Allergen immunotherapy (desensitisation treatment) for allergies

What is immunotherapy?

Allergen immunotherapy (sometimes called desensitisation treatment) is a treatment for allergy. It involves giving increasing doses of an allergen such as grass pollen, dust mite, or cat dander.

The treatment can be given by injection (subcutaneous immunotherapy), or by drops placed under the tongue (oral immunotherapy). Unlike drug treatment which only suppresses symptoms, immunotherapy treatment works by re-programming the immune system to prevent allergy symptoms from developing in the first place.

What kind of allergies can immunotherapy treat?

  • Allergic rhinitis
  • Some stinging insects (such as wasps, bees)
  • Severe hay fever
  • Animal allergies  

Which allergies can’t be treated with immunotherapy?

  • Food allergies
  • Skin rashes – such as eczema

About subcutaneous immunotherapy

Immunotherapy treatment was first given by injection just under the skin and this treatment is still in use. It involves a series of these tiny injections. For example, hay fever treatment would require weekly or fortnightly doses given over 12–16 weeks in the first few months of the year. Clinical studies have shown that this form of treatment is helpful from year one, although it is usual to stop after three annual courses because most patients have by then acquired lasting benefit.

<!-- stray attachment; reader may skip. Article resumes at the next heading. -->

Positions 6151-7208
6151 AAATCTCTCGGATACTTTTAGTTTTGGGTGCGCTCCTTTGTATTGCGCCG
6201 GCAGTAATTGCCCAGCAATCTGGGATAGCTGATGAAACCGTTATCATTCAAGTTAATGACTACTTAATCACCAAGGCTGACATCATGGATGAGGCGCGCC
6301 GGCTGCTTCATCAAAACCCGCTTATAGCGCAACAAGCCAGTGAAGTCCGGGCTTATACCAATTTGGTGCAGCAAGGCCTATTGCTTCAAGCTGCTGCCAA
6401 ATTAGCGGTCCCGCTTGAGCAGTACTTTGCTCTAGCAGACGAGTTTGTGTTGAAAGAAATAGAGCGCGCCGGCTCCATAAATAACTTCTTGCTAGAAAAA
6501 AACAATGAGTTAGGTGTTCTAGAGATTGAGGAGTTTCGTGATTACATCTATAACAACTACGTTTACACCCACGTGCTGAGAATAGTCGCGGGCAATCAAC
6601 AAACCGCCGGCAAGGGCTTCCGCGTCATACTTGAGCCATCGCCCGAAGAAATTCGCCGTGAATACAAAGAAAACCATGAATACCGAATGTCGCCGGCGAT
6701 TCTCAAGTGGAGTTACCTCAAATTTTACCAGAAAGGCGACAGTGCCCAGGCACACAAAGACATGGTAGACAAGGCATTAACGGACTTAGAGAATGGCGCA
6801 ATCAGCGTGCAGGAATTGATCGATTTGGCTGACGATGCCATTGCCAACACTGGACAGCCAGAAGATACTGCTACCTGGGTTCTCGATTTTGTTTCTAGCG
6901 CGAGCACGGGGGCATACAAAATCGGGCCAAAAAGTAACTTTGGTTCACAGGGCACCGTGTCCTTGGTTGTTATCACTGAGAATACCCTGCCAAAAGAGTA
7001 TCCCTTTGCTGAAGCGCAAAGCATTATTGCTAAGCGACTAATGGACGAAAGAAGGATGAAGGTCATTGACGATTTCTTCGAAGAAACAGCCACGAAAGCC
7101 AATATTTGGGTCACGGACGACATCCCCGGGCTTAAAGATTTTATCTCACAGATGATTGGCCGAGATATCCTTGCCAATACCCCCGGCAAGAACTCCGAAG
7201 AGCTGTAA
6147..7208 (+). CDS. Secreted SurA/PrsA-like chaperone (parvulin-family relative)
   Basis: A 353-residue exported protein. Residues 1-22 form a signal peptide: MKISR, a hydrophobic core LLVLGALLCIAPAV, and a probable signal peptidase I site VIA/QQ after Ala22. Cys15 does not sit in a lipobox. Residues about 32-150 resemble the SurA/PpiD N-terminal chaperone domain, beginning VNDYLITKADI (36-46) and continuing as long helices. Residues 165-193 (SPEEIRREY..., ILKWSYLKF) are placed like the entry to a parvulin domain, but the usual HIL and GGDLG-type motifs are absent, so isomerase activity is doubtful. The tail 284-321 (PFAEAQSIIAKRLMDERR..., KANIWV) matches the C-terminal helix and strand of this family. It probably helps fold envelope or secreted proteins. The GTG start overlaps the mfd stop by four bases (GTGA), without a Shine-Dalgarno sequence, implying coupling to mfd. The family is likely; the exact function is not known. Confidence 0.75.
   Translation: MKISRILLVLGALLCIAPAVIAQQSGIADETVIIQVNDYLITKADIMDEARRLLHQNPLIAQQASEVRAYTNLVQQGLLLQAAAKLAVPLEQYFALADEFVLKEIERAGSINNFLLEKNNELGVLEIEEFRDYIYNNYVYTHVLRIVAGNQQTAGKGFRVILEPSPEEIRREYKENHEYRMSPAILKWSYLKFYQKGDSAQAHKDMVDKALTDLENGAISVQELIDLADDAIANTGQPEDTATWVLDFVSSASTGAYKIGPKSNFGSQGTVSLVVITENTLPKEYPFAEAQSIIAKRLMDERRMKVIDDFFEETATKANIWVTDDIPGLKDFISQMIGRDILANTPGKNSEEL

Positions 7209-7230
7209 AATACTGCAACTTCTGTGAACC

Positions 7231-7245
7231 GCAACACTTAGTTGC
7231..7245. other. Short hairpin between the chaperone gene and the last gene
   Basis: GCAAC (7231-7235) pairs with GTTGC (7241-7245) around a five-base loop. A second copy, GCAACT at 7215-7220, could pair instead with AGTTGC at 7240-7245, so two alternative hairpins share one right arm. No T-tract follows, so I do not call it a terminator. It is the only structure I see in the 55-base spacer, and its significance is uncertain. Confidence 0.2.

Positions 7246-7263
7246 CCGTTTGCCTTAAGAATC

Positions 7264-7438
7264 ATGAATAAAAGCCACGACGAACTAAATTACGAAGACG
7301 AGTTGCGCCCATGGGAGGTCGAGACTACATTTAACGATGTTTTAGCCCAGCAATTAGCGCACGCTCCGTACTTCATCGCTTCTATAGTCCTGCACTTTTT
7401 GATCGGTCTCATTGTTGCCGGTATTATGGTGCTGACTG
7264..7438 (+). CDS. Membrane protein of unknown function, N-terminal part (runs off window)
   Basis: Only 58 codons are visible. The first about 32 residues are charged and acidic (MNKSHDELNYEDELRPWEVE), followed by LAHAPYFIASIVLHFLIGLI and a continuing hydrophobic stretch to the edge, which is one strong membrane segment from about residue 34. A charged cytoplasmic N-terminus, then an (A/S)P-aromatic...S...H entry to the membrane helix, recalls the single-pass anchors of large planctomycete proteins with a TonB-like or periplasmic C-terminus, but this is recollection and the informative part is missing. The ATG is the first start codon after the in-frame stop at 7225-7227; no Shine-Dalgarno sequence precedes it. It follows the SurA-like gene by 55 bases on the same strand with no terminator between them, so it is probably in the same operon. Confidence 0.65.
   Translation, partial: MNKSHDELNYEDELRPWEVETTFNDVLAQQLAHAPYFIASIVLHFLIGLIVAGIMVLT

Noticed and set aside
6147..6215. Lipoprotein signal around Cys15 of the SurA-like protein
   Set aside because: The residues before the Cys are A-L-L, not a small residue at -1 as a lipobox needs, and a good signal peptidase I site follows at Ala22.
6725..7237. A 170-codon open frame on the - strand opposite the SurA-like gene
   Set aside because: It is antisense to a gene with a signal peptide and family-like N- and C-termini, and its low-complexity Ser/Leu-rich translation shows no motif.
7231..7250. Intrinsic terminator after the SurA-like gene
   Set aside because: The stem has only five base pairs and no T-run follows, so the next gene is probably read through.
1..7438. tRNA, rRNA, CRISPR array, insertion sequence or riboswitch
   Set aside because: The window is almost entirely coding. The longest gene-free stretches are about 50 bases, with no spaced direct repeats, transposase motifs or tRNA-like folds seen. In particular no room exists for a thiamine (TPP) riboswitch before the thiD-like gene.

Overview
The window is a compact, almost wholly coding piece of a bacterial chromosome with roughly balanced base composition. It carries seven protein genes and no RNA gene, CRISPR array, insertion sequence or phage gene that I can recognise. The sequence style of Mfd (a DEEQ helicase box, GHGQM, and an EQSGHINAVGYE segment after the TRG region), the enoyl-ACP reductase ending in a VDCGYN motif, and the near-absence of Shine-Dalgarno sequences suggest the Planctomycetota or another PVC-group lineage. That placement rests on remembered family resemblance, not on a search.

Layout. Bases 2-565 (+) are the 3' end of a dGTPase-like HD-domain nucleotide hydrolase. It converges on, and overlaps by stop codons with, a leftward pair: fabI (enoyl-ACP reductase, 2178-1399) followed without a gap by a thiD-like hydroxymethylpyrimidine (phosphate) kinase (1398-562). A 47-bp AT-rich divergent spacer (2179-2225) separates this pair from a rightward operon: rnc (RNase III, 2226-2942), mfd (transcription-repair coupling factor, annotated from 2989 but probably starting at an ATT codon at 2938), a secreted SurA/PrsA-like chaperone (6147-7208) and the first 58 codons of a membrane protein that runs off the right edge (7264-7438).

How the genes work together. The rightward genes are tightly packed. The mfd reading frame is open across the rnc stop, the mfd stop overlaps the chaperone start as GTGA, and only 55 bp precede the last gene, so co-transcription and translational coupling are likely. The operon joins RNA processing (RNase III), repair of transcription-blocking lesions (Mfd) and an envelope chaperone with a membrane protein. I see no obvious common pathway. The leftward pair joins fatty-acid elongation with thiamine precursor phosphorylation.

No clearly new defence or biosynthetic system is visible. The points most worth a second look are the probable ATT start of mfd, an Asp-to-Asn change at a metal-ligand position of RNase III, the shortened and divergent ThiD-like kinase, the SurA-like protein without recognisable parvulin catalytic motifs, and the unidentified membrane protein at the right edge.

The main risk of immunotherapy is that the injections could cause a severe allergic reaction. Although this form of treatment is nowadays regarded as safe, such treatments should only be given in hospital clinics and a wait of one hour after each injection is recommended.

About oral immunotherapy

Oral (under the tongue) Immunotherapy has recently become the most widely practised form of desensitisation treatment in Europe although it has yet to become popular in the UK. In the treatment of hay fever, drops from a pipette are placed under the tongue and swallowed every day for a minimum of two months before, and then throughout, the grass pollen season. Clinical trials have demonstrated up to 60% reductions in symptom scores and medication requirements.

Other forms of allergic rhinitis and allergic asthma, for example due to cat or house dust mite allergy, can be treated in the same way and this form of treatment is backed by an extensive list of successful clinical trials and a World Health Organisation position paper.

Only minor side effects such as mouth itch or slight swelling have been reported. Neither severe reactions nor anaphylaxis have occurred. Even so, it is recommended that the first dose of any treatment course should be given in a specialist clinic, although the treatment can then be safely continued at home.

Copy written by Dr Michael Radcliffe, Consultant in Immunology & Allergy at BMI Sarum Road Hospital.

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